and reference them via their tags:
# my (fictitious) fork of railsgem'rails',git:'https://github.com/camdez/rails.git',tag:'v4.1.0'
This still gives you the ability to modify what commit is considered
to be the release2, but affords dramatically more stability than
the moving target that a version specification provides.
Probably best done with git merge --no-ff so that there are never any non-release-ready commits on the branch.↩
Obviously this should be used sparingly (if ever), like git push --force.↩
The interactive list-packages command in modern Emacsen is handy for
finding and trying out new packages, but once we’ve found packages we
want to use, how can we have them automatically installed on all
machines where we use Emacs? There’s
a decent Stack Overflow question on the topic, but I
want to dig into the various answers a bit and provide a slightly
cleaner (IMHO) code snippet.
First let’s define that list of packages we want installed by adding a
defvar form to our .emacs:
Now, the obvious part of this problem is using package-installed-p
to check if each named package is installed and then installing the
missing ones. The less obvious part is that we may need to call
package-refresh-contents to get the package repository data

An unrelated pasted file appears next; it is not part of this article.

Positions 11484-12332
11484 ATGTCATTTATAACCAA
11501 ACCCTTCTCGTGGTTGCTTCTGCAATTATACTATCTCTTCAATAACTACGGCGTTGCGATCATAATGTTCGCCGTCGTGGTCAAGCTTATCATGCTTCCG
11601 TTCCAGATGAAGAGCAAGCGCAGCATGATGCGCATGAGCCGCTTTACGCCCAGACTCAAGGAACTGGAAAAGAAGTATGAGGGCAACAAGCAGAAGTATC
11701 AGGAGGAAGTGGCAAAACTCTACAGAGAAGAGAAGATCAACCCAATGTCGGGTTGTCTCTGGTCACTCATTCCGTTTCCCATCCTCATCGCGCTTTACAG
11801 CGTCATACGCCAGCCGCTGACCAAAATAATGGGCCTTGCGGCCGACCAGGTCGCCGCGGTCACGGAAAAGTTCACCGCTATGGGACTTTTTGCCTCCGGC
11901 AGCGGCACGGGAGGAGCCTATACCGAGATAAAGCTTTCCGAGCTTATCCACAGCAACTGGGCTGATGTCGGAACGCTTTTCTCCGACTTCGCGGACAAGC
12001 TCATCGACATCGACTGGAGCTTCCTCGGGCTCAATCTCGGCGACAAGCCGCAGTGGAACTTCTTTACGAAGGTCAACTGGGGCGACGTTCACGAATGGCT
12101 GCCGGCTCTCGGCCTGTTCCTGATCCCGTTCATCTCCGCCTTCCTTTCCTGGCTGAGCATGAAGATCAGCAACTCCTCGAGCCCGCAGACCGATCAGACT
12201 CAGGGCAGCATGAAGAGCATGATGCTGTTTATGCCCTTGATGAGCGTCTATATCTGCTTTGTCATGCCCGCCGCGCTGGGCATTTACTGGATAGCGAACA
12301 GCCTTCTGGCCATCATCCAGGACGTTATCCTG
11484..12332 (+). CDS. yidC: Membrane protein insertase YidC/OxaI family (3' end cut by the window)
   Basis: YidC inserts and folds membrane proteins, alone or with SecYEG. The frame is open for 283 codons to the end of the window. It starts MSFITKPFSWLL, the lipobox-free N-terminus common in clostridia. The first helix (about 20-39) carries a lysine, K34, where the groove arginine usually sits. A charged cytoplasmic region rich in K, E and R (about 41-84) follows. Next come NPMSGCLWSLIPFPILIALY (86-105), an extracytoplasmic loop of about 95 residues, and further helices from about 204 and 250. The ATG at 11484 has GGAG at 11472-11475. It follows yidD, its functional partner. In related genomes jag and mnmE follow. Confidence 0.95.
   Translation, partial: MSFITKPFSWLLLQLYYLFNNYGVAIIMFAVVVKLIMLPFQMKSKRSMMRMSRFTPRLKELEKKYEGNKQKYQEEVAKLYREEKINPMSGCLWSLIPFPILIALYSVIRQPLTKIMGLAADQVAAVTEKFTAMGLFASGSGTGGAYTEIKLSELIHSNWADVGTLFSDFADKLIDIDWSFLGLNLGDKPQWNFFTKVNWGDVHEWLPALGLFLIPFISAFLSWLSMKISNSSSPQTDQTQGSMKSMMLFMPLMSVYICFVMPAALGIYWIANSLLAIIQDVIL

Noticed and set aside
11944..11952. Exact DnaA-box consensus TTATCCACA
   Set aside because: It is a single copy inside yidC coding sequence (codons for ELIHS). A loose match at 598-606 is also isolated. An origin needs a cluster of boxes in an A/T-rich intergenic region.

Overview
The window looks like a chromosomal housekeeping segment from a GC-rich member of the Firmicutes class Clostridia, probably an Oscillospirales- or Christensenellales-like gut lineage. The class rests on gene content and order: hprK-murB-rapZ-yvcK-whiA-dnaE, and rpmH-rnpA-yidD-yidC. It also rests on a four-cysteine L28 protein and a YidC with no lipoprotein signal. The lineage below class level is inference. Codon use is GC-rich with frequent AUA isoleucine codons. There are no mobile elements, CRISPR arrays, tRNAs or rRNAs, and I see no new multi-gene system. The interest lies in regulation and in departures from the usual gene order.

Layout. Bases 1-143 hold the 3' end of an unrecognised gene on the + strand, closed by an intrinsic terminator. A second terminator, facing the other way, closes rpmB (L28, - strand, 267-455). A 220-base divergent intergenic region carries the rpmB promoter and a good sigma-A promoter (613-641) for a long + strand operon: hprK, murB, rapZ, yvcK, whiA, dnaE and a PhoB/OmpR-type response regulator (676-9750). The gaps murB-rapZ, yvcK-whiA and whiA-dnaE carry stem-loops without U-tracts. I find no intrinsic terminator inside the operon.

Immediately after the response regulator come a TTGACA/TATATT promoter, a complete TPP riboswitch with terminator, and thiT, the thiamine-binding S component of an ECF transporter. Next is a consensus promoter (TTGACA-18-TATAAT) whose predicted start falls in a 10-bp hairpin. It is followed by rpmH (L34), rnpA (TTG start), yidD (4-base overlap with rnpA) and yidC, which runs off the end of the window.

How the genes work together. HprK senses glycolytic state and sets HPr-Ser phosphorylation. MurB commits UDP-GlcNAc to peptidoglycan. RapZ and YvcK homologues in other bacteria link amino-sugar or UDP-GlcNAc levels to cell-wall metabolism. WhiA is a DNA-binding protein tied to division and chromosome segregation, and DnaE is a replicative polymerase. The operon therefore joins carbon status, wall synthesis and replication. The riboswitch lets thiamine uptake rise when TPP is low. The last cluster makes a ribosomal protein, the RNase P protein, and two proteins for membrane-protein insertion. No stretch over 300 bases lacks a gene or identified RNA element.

(especially on the first load) or else we’ll get errors. High-level,
there are four ways I know of to approach this problem:
Always call package-refresh-contents.
Check if package-archive-contents is non-nil.
Test if package-user-dir exists.
Refresh if any packages are missing.
Number one works buts is extremely inefficient—I don’t want to wait
for a package repo fetch every time I start Emacs.
Two and three have a fatal flaw: just because we have some package
data doesn’t mean that we have the latest data. So it’s entirely
possible that we don’t know about a recent package that the user wants
to install—errors again.
The fourth method is the way to go. Surprising no one1,
@bbatsov shows up with the right answer.
But I do think this code could be a hair cleaner, so here’s my take:
(require'cl-lib)(defunmy/install-packages()"Ensure the packages I use are installed. See `my/packages'."(interactive)(let((missing-packages(cl-remove-if#'package-installed-pmy/packages)))(whenmissing-packages(message"Installing %d missing package(s)"(lengthmissing-packages))(package-refresh-contents)(mapc#'package-installmissing-packages))))(my/install-packages)
The function2 exists so that you can invoke it manually (M-x
my/install-packages RET) if you’ve changed my/packages at
Keep in mind that re-evaluating my/packages after changing it will
not do anything because that’s how defvar works. Temporarily change
defvar to setq and you’ll be good to go.
cl-lib is required for cl-remove-if. How Elisp has made it this
far without a filter function, I don’t know.
I’m not entirely sure if nil punning is idiomatic elisp or if